Luis Fdo. Murillo R, Regional Coordinator for Costa Rica and Panama, Southern Mesoamerica Coordination Unit
Coordination Units, comprising locally based civil society groups, lead implementation of the Critical Ecosystem Partnership Fund’s (CEPF) investment strategy in each of the hotspots. They are tasked with ensuring that CEPF funding is delivering the outcomes identified in the CEPF ecosystem profiles. In the Mesoamerica Hotspot, there are coordination units in both the northern and southern regions to oversee separate CEPF investment strategies.
What was the most important lesson learned?
Conserving valuable natural resources in the world is the responsibility of an efficient society where actors from different environments work as a team, maximizing everyone’s virtues and potentials.
Describe how you learned this and whether / how you have adapted your approach or specific project elements as a result.
The management goals and outcomes of different conservation groups are often positive and constructive. However, the perspectives and strategies of local communities sometimes disagree and there is competition to occupy operational and financing spaces.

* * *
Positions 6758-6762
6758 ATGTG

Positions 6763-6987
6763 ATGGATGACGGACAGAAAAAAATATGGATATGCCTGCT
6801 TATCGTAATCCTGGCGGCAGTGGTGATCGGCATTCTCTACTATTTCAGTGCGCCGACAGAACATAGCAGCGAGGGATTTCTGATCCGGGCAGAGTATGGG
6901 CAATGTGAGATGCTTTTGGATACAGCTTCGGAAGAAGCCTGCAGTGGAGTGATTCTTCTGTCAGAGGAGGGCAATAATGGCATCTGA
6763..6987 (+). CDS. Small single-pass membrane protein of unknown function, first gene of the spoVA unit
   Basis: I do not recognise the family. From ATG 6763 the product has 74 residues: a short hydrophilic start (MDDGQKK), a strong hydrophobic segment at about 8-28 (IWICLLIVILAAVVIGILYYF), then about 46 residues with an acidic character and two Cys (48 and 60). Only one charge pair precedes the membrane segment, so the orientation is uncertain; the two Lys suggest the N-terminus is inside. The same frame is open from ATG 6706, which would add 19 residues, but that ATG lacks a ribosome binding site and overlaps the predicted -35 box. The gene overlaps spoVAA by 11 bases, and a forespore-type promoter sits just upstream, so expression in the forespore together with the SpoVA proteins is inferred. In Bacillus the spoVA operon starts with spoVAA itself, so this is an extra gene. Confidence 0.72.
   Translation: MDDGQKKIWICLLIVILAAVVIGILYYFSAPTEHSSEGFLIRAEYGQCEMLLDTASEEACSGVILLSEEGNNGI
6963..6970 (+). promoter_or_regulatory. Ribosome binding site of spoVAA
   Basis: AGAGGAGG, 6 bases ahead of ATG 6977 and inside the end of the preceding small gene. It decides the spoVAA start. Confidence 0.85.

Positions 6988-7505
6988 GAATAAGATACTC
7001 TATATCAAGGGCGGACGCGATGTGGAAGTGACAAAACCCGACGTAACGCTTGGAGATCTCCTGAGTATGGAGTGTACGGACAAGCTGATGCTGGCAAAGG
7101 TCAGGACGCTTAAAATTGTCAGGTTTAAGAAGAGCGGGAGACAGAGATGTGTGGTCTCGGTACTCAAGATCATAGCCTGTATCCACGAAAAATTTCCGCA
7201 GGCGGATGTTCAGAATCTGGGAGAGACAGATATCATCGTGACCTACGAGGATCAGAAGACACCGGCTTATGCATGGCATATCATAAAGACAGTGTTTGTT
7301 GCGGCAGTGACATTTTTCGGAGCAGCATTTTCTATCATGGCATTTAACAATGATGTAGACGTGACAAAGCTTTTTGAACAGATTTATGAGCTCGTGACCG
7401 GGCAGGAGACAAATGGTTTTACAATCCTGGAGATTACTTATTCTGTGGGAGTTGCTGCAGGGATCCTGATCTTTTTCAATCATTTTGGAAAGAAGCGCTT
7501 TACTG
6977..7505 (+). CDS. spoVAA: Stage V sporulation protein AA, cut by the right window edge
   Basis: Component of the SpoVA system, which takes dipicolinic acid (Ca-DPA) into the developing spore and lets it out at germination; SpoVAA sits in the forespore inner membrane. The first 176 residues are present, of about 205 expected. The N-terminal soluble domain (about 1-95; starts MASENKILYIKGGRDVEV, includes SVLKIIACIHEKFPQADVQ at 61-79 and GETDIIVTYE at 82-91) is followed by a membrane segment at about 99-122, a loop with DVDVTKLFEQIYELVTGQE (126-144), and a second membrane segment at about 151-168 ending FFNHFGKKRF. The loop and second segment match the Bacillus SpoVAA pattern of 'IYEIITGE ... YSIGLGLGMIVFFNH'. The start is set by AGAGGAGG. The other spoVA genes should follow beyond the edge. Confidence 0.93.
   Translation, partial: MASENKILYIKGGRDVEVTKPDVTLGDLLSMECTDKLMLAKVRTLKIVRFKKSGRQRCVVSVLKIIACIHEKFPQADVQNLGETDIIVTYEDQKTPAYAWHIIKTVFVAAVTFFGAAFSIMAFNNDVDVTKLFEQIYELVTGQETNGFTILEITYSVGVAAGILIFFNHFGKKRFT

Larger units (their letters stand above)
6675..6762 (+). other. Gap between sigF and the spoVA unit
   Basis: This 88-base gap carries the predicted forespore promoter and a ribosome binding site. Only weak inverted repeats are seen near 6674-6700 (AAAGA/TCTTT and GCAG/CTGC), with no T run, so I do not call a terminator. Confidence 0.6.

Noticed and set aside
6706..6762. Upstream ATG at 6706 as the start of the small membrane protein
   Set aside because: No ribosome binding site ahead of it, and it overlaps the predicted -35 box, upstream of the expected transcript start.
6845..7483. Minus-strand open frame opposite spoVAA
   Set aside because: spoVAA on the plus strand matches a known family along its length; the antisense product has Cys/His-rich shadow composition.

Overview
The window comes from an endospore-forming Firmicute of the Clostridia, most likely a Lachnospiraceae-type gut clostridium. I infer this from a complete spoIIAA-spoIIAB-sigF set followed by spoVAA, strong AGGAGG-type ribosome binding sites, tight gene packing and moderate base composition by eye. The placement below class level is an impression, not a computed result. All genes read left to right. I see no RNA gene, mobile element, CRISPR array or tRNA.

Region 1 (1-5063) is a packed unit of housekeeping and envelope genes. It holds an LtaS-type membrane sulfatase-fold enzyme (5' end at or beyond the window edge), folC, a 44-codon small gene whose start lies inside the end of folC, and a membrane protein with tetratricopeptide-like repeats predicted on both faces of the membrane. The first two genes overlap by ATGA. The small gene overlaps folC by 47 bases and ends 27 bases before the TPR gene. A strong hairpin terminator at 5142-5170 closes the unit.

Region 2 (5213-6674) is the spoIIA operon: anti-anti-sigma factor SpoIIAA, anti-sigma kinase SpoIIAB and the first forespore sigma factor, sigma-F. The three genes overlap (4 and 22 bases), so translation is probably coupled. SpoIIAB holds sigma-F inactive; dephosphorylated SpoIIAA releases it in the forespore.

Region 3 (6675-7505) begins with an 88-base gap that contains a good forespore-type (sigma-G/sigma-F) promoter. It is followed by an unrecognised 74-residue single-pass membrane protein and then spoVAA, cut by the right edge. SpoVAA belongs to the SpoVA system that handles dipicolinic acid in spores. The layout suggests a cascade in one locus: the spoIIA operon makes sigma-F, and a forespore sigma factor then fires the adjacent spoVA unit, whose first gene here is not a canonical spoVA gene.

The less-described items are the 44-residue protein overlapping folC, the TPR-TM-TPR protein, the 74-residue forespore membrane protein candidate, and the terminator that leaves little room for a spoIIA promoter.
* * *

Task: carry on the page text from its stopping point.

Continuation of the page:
This conflict of ideas was leading to a decline in sustainable conservation. Because effective conservation strategies need the input of both internal and external resources, the CEPF Coordination Unit of Southern Mesoamerica was formed.
Since its beginning, the Coordination Unit has helped to identify the necessities for effective conservation by linking the processes and ideas of a range of actors and conservation groups with common and complementary objectives.
By forming good relationships and alliances with local civil society partners, a participative vision was carried out. In all cases, spaces (or conservation corridors) were created where the outcomes and threats to conservation were analyzed with great respect to the local culture and the potential of all of the participants.
Synergy between groups with projects financed by CEPF and those in search for complementary funds was the product of this process.
The coexistence, learning from others, and dialogue created has become custom in the Talamanca-Osa-Bocas del Toro biodiversity conservation corridor between Costa Rica and Panama. The process has also become the foundation of social sustainability that is fundamental for biodiversity conservation by all the residents of this region.
- November 2006